Thomas R. Pickering gives the 22nd Bucksbaum Lecture at Drake.
FORMER AMBASSADOR CALLS FOR RENEWED EMPHASIS ON DIPLOMACY
Former U.S. Ambassador Thomas R. Pickering, who also served as undersecretary of state for political affairs, called for a renewed emphasis on diplomacy when he presented the Martin Bucksbaum Distinguished Lecture at Drake on Sunday, Oct. 5.
Pickering’s lecture was titled “America’s Role in the World: Foreign Policy Choices for the Next President.”
Before outlining the major challenges facing the next president, Pickering addressed the importance of diplomacy.
“Diplomacy, in my view, will certainly come back into its own as it has not been recently a major tool in our efforts to deal with everything from conflicts to settlements of major disputes and questions,” he said.
“Similarly,” he added, “those of us who are diplomats know and understand that American diplomacy has benefited enormously over the years from the fact that we have had an absolutely first-class military establishment. . . . The important role for military is to be able to be there to support diplomacy. We should look to use of the military as the last resort and diplomacy as the front line of our major efforts to deal with the numerous problems that are out there before us.”
Pickering also noted that “operating alone and sending messages to foreign countries about how we expect them to behave is not now and probably never was a very persuasive activity.”
Instead, he said, “We need to think about operating in a broad multilateral context with friends and allies. Leadership through partnership is an approach that is very typical of traditional diplomacy and one that I believe we are certainly well within reach of recovering. These approaches are simple and straightforward, but I think they need to be kept in mind in the years ahead as we consider how we should conduct ourselves.”
Pickering went on to list numerous foreign policy issues that will confront the next president when he takes office in January:
- Management of the international economic system, including finance, investment and international trade
- Public health, food and water supplies, immigration, narcotics and crime, especially in underdeveloped and developing countries
- Energy, climate change and the environment
- Disarmament and arms control and the potential threat that terrorists will obtain and use weapons of mass destruction
- Continuing tensions and instability in the Middle East (including Afghanistan and Pakistan) and the ongoing dispute between Israel and the Palestinians
- Countries that will become rivals or partners of the United States over the next 10 years — China, Russia, India, the European Union, Japan and Brazil
Sarah Power chats with Thomas Pickering following an informal question-and-answer session.
In addition to giving the Bucksbaum lecture, Pickering met
informally for a question-and-answer session Monday morning with
students, faculty and staff.
Topics covered in that session included career prospects for students
interested in joining the foreign service, the strained relations
between Russia and Georgia, and how much the United States should get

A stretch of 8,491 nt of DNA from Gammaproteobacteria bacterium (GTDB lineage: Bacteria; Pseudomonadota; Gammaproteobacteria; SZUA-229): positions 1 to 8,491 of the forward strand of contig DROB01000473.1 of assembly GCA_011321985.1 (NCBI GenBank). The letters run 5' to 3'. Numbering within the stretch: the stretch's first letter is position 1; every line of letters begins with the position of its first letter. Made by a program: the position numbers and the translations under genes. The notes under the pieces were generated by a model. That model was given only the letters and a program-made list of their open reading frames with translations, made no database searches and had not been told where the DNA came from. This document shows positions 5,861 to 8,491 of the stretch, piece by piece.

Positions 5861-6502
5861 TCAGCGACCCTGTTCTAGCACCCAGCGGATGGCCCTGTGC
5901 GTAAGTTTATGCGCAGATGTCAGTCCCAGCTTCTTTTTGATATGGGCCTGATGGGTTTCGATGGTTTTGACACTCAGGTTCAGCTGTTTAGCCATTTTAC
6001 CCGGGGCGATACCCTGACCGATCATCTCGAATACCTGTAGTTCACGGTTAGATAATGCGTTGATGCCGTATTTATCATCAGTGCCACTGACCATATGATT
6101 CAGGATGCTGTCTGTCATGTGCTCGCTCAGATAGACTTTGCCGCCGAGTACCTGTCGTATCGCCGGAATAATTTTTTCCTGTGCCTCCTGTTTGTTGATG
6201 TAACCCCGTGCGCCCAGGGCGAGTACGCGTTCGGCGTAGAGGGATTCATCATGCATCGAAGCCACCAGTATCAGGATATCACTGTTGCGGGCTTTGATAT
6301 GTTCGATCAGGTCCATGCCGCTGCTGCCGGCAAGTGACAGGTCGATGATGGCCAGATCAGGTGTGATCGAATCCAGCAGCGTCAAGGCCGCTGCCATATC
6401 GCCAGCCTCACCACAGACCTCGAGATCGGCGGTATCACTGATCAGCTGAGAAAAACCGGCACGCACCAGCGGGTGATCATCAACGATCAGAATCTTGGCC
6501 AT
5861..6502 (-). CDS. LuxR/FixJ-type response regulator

involved in Africa, especially the genocide taking place in Darfur.
Pickering was well-received by students attending the lecture and informal talk.
“This man is a legend,” said Sarah Power, a sophomore from Maple Grove,
Minn., who is majoring in international relations, magazine journalism
and politics. “Having the opportunity to interact with him in a small
group was just amazing.”
Mitch Garrett, a first-year international business major from Phoenix,
agreed. “That was fantastic,” he said after the informal session. “It
was exciting to talk with someone with so much wisdom and experience.”
Pickering has enjoyed a long and distinguished career
In a diplomatic career spanning five decades, Pickering has served on
each of the major continents and reached the rank of career ambassador,
the highest in the U.S. Foreign Service. He was U.S. ambassador to
Russia, India, Israel, El Salvador, Nigeria and the Hashemite Kingdom
From 1989 to 1992, Pickering was the U.S. ambassador and representative
to the United Nations in New York, where he led the U.S. effort to
build a coalition in the U.N. Security Council during and after the
first Gulf War.
Pickering served as executive secretary of the department and special
assistant to Secretaries of State William P. Rogers and Henry A.
Kissinger in the 70’s and as undersecretary of state for political
affairs from 1997-2000.
After retiring from the State Department, Pickering joined The Boeing
Company as senior vice president of international relations and member
of the Executive Council. He was responsible for the company’s
relations with foreign governments and the globalization of Boeing.
He now serves as vice chairman of Hills & Company, International Consultants.
Drake University Professor of Politics Dennis Goldford will join local journalists Thursday, Oct. 16, for “Des Moines to D.C.: A Press Perspective,” a panel discussion on the upcoming presidential election.
The event will begin at 5:30 p.m. with hors d’oeuvres, cocktails, live music and social networking followed by the media panel discussion at 6:45 p.m. in the Des Moines Club at the Ruan Center, 666 Grand Ave.
Goldford will moderate the panel, which will feature:
• Chris Dorsey, former bureau chief at IowaPolitics.com
• Kay Henderson, Radio Iowa
• Dave Price, WHO-TV 13
• Emily Price, KCCI-TV 8
• Paul Yeager, Iowa Public Television
• David Yepsen, The Des Moines Register
• Mike Glover, the Associated Press
The Young Professional Connection and the Greater Des Moines Partnership are sponsoring the event in collaboration with two co-sponsors 21st Century Forum and Bull Moose Club
Registration is required but it is free and open to members and non-members. For more information or to register online, visit the Web site.
Drake promoted its modern residence halls and dining hall, designed by the Saarinens, in this 1953 publication.
SAARINEN EXHIBIT EXPLORES THE BUILDING OF A MODERN CAMPUS AT DRAKE